- Stocks rose Friday even as April retail sales stalled from last month’s jump
- Fed officials this week have been assuring investors that monetary policy will remain support for economic recovery.
- Stocks were on course to rise for a second straight session.
- See more stories on Insider’s business page.
US stocks rose Friday, remaining on higher ground following flat monthly retail sales as investors appeared to lock into assurances by Federal Reserve officials that they will stick with monetary policies that support economic recovery.
All three of Wall Street’s benchmark indexes were on track to build on Thursday’s gains that snapped a three-session losing streak. Advances for stocks Friday came even after the Commerce Department said retail sales in April were virtually unchanged from the previous month. The print missed the estimated 1% increase in sales from economists surveyed by Bloomberg.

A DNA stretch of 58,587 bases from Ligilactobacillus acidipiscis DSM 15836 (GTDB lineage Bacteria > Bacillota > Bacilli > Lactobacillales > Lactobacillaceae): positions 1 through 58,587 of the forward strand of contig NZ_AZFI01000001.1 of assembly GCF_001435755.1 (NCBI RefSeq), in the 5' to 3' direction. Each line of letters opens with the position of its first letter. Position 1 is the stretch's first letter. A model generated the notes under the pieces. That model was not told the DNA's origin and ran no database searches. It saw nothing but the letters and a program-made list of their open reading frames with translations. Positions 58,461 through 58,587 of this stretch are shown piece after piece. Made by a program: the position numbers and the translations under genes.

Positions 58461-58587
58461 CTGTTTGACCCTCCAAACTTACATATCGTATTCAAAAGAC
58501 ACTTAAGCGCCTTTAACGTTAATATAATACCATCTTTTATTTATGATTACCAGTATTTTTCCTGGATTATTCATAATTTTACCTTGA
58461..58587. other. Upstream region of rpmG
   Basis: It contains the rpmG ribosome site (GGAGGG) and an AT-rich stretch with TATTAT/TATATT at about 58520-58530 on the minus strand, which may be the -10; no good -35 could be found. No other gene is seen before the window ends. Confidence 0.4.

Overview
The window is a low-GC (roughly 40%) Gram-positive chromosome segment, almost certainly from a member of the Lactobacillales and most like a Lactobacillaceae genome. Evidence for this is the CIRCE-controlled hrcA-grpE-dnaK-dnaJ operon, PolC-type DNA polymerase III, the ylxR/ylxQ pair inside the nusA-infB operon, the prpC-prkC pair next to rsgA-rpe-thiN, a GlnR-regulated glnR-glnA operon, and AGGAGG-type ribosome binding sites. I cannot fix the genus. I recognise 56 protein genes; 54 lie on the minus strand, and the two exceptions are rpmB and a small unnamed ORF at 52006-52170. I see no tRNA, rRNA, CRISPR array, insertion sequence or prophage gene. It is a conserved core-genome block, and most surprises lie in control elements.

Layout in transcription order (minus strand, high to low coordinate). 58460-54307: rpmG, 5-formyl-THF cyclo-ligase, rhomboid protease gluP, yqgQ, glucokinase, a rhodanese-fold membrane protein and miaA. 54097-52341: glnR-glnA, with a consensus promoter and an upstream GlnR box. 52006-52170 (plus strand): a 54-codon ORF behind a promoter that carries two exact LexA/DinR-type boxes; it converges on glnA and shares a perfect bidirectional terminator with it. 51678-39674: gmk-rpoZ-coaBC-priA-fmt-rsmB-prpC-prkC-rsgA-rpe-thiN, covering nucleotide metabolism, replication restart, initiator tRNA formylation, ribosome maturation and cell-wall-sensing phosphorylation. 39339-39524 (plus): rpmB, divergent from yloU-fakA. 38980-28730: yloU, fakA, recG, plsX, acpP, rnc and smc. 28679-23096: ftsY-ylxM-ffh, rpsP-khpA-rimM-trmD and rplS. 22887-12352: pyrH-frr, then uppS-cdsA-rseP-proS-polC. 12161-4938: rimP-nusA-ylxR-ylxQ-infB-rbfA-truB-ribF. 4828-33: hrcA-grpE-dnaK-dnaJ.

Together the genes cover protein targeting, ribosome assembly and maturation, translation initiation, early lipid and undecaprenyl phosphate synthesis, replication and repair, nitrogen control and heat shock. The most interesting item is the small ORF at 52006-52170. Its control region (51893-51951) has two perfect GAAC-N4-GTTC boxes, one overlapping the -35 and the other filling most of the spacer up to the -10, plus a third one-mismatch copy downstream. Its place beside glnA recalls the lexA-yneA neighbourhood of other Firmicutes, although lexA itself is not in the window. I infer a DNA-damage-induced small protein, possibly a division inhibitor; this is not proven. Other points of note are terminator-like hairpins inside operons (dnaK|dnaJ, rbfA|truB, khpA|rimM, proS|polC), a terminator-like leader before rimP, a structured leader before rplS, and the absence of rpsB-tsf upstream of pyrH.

Here’s where US indexes stood at 9:30 a.m. on Friday:
- S&P 500: 4,146.53, up 0.83%
- Dow Jones Industrial Average: 34,267.27, up 0.72% (245.82 points)
- Nasdaq Composite: 13,256.07, up 1%
Retail sales boomed in March in part as Americans spent stimulus money sent to them by the government in an effort to help the economy continue improving after last year’s COVID-induced recession.
The miss in retail sales appeared to be offset by comments made Friday by Cleveland Fed Bank President Loretta Mester who said in Bloomberg Television on Friday that monetary policy is in a “good place” as officials still work on improving employment levels.
Her view on leaving policy where is it for now followed comments this week by Federal Reserve Governor Christopher Waller, Fed Governor Lael Brainard and Fed Vice Chairman Richard Clarida who said the central bank will look past likely transitory inflation pressures and stick with near-zero interest rates to aid the world’s largest economy.
Around the markets, Coinbase shares rose following the crypto exchange’s first-quarter results, and as the company said it will soon add dogecoin to its roster of digital currencies to trade.
Gold rose to $1,835 per ounce. Long-dated US treasury yields fell, with the 10-year yield at 1.632%.
Bitcoin rose 1.3% to $50, 383.